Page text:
Correction: The Richmond 300 plan will be introduced to City Council and referred to committee at its Nov. 9 meeting. An earlier version of this story incorrectly reported that council would vote on the plan at that meeting. A vote and public hearing would be held at a later date, potentially at council’s Dec. 14 meeting.
Two Richmond planning initiatives that have been years in the making have passed initial votes on their way to the City Council.
The city Planning Commission on Monday voted in favor of the Richmond 300 plan, the latest update to the city’s master land-use plan. It also endorsed proposed changes to the city’s B-3 zoning district that were initially introduced this summer.
The B-3 changes go to the council for a vote at its Oct. 12 meeting. Richmond 300 will be introduced to council Nov. 9, with a final vote anticipated at its Dec. 14 meeting. A public hearing would precede council’s vote.
In the works for three years, Richmond 300 is a 20-year plan intended as a blueprint for growth through the city’s tricentennial in 2037. The 200-plus pages that make up the document include various recommendations that are meant to guide development and future zoning decisions.
During a hearing before the vote, several speakers addressed the commission with support or concerns about the document, including speakers from Oregon Hill who reiterated opposition to the area being included in a land use designation called “neighborhood mixed-use,” which envisions building heights of up to four stories, and taller in some places.
A suggestion was made to change the designation to “residential,” but commission members and planning staff said the mixed-use designation is intended to reflect the mix of residential and commercial uses that already exist there.
“I think it’s really important that Oregon Hill preserve its character as a mixed-use neighborhood,” Commissioner David Johannas said, adding that to change the designation to residential would suggest that the neighborhood doesn’t want the restaurants and corner stores that are there now and add to the neighborhood’s character.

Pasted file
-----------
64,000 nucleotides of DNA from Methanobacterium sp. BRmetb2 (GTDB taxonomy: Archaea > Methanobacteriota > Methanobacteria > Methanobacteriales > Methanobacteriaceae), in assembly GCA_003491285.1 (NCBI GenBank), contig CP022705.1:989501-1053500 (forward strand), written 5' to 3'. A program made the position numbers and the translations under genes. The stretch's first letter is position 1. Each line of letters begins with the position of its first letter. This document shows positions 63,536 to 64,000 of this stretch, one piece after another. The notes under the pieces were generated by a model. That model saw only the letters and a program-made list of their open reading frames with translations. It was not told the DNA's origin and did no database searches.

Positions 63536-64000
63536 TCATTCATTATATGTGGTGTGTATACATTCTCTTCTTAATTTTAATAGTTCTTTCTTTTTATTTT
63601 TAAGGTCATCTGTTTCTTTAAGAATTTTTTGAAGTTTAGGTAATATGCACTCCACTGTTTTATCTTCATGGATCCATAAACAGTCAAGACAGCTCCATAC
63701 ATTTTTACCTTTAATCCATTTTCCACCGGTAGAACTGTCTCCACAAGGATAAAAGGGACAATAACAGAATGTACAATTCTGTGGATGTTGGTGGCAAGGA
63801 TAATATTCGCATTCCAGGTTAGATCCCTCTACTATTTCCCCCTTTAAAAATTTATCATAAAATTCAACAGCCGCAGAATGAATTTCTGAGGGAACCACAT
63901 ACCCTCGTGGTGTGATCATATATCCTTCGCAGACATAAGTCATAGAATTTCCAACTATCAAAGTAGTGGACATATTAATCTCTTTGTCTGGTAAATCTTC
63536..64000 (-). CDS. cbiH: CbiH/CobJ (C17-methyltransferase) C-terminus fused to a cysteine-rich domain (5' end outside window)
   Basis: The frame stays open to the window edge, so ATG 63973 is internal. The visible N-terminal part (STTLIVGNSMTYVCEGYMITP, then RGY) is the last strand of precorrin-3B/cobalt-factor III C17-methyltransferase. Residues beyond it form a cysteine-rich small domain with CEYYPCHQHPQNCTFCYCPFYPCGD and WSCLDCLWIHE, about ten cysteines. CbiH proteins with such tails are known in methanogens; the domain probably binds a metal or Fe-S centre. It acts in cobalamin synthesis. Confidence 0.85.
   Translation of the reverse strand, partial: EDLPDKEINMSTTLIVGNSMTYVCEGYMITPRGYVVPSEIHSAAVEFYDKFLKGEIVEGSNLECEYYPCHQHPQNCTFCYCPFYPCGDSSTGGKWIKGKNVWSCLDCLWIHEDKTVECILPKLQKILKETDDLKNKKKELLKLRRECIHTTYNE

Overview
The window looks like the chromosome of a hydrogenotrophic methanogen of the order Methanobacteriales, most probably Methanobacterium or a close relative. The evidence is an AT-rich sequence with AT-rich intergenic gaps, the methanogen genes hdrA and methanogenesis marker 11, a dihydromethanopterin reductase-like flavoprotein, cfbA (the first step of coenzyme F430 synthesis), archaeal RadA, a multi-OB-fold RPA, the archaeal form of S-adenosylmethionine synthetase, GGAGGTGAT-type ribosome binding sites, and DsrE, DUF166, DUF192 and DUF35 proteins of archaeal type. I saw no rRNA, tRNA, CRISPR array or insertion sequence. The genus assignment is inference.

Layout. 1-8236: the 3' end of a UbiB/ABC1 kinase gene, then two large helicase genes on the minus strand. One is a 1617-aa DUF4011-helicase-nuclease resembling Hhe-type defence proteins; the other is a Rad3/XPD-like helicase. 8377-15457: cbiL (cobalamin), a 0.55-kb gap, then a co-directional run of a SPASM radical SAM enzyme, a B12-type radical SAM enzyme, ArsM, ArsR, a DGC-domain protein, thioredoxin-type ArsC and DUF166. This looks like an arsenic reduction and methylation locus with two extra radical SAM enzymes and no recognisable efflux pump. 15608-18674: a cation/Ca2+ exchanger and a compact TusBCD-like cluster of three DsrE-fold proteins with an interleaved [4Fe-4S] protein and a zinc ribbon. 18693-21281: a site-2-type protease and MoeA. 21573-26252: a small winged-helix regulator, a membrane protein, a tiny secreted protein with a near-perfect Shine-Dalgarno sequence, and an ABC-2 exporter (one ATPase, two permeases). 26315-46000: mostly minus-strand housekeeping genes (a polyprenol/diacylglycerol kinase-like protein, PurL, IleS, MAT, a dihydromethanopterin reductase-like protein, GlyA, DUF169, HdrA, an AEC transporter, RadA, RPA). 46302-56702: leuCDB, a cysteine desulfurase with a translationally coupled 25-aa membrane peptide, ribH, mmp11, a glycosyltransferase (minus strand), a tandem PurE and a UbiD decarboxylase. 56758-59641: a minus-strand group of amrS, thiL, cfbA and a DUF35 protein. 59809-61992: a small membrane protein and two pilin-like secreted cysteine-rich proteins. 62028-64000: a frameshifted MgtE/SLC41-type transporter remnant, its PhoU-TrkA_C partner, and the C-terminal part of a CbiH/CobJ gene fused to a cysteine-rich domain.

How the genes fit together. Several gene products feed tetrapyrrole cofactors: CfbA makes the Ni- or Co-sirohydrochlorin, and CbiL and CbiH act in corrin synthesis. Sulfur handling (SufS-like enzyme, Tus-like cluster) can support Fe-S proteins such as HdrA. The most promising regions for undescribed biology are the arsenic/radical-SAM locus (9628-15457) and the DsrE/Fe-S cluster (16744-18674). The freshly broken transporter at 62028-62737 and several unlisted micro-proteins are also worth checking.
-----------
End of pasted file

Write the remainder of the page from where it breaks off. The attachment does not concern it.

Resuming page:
Commissioner Vik Murthy also responded to concerns that the plan was a binding document that could not be revised. Recent additions to the plan call for implementation and reporting metrics designed to show how the plan is being applied and keep its recommendations relevant and up-to-date over time.
“This is not a rezoning of the city; this is a plan for the city,” Murthy said, adding that opportunities for review and public comment of development proposals would remain in place.
The commission also endorsed an ordinance to amend the B-3 General Business zoning district, found in areas across the city but mainly along commercial corridors in the Southside such as Midlothian Turnpike, Hull Street and Jefferson Davis Highway.
The changes would move away from the large street-fronting parking lots and building setbacks that define those corridors, parts of which make up the bulk of B-3 zoning in the city. They also would prohibit or restrict certain businesses considered incompatible with neighboring residential areas, such as adult entertainment and so-called predatory lending businesses.
The amendment stems from a request from City Councilmember Michael Jones, who, in asking for a study of the district two years ago, maintained that the preponderance of B-3 south of the river is inequitable with other parts of the city.
The ordinance goes to the City Council for a deciding vote next Monday as part of that meeting’s consent agenda, which consists of items typically voted on without discussion.
A companion resolution that the commission requested in August would identify specific areas in the B-3 district that do not fit the zoning and would need to be changed. That resolution remains in the works and would be presented to the commission in coming months.
Social Services building ownership change; Carver Square progresses
In other business Monday, the commission supported an ordinance in which the city would acquire the Social Services building at 900 E. Marshall St. from Advantage Richmond Corp., which is in the process of being dissolved after meeting its debt obligations on the property.
The city-created corporation had been formed in 2005 to issue $12.1 million in revenue bonds to fund the building, which DSS leased for as recently as $200,000 a month in an agreement that expires later this month. The agreement calls for ownership to transfer to the city, which also is assuming $3.9 million in excess funds that ARC had generated.
Those funds would be transferred to the city’s Capital Improvement Program budget for future capital improvements to the property, according to a city staff report. DSS would pay a third party for management of the building, which is across the street from City Hall.
The DSS building was among city-controlled properties included in the Navy Hill redevelopment plan that the council rejected earlier this year. It’s also adjacent to the city’s Public Safety Building, which the development team behind Navy Hill is looking to replace with a proposed 20-story, $350 million development.
Also Monday, the commission endorsed special-use permit and road closure requests for Carver Square, a 90-unit condo development that Stanley Martin Homes is planning on about 3 acres at North Lombardy and West Moore streets.